Libraries and supporting examples for use with the Ports and Adapters and CQRS architectural styles for .NET, with support for Task Queues

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Calls to remote components, such as a database, broker, or http service can fail. Code that makes assumption that they will succeed is subject to the fallacies of distributed computing, in particular that the network is reliable.

For this reason we need to set a limit on the time we wait for a response from the a server (or other remote resource). Otherwise we risk tying up a thread waiting for a response that will never come. This can potentially cause a cascade effect: as the number of blocked threads on the server handling the request waiting for a response increase that server can in turn become unresponsive or even actively refuse requests.


In the presence of unreliable calls between two components our first approach to achieving a high quality of service is to recognize that many such failures are transient: a timeout because a resource is busy, temporary loss of connectivity, the loss of one node that will be replaced by failover to another. In this case the fault is self-correcting, the node comes up, the load on the database or server declines and their is capacity for our call, or network connectivity is restored. This means that our call will succeed if we retry after a delay to allow the transient fault to resolve.

The Retry pattern is simply that if the call fails, we can try again. It is important to have an upper bound on retries in case a fault that appears transient is not. See Circuit Breaker as well.

We need to exercise caution with a multiple retry approach that is does not overload a service that already has too many requests with increased traffic (an Attack of Self-Denial). For this reason we should delay further retry attempts by using an algorithm that increases the interval between retries

It is useful to use a retry policy library that encapsulates calls within a retry policy, instead of forcing each call to a remote component to implement retry afresh. We recommend Polly as a suitable library on the .NET framework. Brighter supports this through its ExceptionPolicy assembly which provides an attribute for running subsequent steps in the pipeline within a retry policy. The Transient Fault Handling Application Block provides similar functionality, though we don't have explicit support for it in Brighter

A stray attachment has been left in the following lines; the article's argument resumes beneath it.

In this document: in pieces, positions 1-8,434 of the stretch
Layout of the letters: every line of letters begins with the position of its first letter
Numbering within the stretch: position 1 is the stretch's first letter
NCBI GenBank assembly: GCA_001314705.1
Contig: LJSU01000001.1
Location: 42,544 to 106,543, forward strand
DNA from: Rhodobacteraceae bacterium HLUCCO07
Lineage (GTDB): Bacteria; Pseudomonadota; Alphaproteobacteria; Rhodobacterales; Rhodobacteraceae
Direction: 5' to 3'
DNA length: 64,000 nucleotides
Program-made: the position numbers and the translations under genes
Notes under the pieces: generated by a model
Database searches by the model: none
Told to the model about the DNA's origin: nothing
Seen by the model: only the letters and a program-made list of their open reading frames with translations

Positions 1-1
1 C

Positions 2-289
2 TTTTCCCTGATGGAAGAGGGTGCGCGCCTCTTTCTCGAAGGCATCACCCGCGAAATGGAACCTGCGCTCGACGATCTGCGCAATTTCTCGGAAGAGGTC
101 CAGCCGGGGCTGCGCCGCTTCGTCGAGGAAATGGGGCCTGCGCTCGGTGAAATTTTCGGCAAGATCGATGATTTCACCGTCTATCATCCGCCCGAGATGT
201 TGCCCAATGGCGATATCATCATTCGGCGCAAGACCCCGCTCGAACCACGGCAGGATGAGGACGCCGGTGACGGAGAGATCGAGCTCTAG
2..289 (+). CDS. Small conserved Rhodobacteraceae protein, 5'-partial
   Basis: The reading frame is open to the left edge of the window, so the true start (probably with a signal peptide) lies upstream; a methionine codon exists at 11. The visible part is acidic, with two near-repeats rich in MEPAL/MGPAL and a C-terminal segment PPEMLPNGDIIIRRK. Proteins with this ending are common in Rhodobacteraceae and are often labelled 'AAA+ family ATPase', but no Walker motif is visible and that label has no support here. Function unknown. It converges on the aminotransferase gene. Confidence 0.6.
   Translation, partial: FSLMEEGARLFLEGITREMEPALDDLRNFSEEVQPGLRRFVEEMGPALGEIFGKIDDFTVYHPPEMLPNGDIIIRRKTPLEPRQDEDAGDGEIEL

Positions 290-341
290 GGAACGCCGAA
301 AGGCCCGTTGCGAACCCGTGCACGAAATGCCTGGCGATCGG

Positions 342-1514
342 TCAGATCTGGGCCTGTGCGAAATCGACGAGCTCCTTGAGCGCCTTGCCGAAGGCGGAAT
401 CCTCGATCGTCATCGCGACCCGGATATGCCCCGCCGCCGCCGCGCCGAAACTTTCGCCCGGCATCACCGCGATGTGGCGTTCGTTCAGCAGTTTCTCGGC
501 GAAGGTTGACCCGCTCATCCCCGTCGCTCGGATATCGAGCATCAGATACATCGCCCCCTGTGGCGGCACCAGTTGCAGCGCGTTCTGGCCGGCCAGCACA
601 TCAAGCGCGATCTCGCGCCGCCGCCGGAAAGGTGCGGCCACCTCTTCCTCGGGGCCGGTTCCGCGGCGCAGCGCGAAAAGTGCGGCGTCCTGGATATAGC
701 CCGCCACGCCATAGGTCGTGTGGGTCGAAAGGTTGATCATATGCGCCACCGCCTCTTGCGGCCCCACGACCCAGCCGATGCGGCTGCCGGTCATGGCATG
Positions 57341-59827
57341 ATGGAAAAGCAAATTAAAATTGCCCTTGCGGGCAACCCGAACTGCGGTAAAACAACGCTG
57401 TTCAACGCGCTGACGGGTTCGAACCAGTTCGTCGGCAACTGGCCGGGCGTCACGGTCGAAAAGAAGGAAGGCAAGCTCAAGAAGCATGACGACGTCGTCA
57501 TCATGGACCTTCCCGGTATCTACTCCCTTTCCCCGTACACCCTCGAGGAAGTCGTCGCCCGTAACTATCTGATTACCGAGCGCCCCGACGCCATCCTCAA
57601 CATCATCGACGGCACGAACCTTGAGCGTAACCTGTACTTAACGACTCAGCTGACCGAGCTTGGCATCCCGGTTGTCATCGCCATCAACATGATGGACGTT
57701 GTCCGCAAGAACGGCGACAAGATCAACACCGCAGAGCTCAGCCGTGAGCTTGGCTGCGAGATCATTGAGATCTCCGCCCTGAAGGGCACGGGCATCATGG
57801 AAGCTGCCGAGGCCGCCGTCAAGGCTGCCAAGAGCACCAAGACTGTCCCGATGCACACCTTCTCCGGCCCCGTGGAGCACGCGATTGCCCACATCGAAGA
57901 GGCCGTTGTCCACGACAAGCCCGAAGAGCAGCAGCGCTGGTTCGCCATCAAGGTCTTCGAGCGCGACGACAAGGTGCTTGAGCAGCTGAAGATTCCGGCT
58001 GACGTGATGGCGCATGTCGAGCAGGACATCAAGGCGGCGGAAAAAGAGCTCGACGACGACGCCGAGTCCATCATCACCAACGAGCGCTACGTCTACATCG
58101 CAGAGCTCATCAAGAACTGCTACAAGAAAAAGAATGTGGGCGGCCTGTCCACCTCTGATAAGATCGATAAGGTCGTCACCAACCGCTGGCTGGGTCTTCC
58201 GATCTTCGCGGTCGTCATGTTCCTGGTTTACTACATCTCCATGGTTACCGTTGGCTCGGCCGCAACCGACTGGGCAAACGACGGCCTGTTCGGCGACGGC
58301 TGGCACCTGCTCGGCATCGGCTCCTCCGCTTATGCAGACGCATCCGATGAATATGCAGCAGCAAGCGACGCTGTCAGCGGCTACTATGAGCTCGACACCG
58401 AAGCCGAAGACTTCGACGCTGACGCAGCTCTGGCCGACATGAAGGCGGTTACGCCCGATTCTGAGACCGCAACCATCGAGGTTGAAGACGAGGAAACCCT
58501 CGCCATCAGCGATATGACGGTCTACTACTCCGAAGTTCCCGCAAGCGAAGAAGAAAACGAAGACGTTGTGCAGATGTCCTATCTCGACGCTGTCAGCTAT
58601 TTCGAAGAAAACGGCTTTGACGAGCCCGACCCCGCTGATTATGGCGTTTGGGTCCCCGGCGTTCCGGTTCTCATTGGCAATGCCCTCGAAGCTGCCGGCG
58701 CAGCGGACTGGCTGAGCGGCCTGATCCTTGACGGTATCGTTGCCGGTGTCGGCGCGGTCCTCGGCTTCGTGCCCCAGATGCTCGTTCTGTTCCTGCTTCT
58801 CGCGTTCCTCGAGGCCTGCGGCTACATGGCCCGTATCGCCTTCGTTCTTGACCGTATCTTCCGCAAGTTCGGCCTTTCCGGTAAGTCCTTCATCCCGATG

Circuit Breaker

The problem with Retry to fix transient issues in a remote resource may be that continued retries by clients of a server exacerbate the problem - an attack of Self-Denial. In some circumstances, it can be better to stop further requests to the server until a timeout has passed instead of retrying.

The Circuit Breaker pattern is intended to protect a server that is suffering from excessive load and prevent cascade failures from that component failing

The metaphor is of a wiring circuit breaker. When it is closed, electric current flows, when it is open current does not flow through the wires. This can prevent excess load from damaging the system.

We can use the same approach with calls to servers, allow calls whilst the circuit is closed, and not when the circuit is opened following us triggering the ciruit (perhaps due to catching an exception or timing out. An additional aspect it that the circuit remains open for a time period, after which we put the circuit in a half-open state. The next call 'tests' the circuit. If the call succeeds we close the circuit, if the call fails we wait for another time period (possibly increasing the delay with each try) before half-opening again.

The client needs to handle a broken circuit gracefully - one option is for a server to throttle requests when it breaks a circuit

It is useful to use a cicruit breaker library, instead of forcing each call to implement afresh. Again we recommend Polly as a suitable library on the .NET framework. Brighter supports this through its ExceptionPolicy assembly which provides an attribute for running subsequent steps in the pipeline within a Circuit Breaker policy.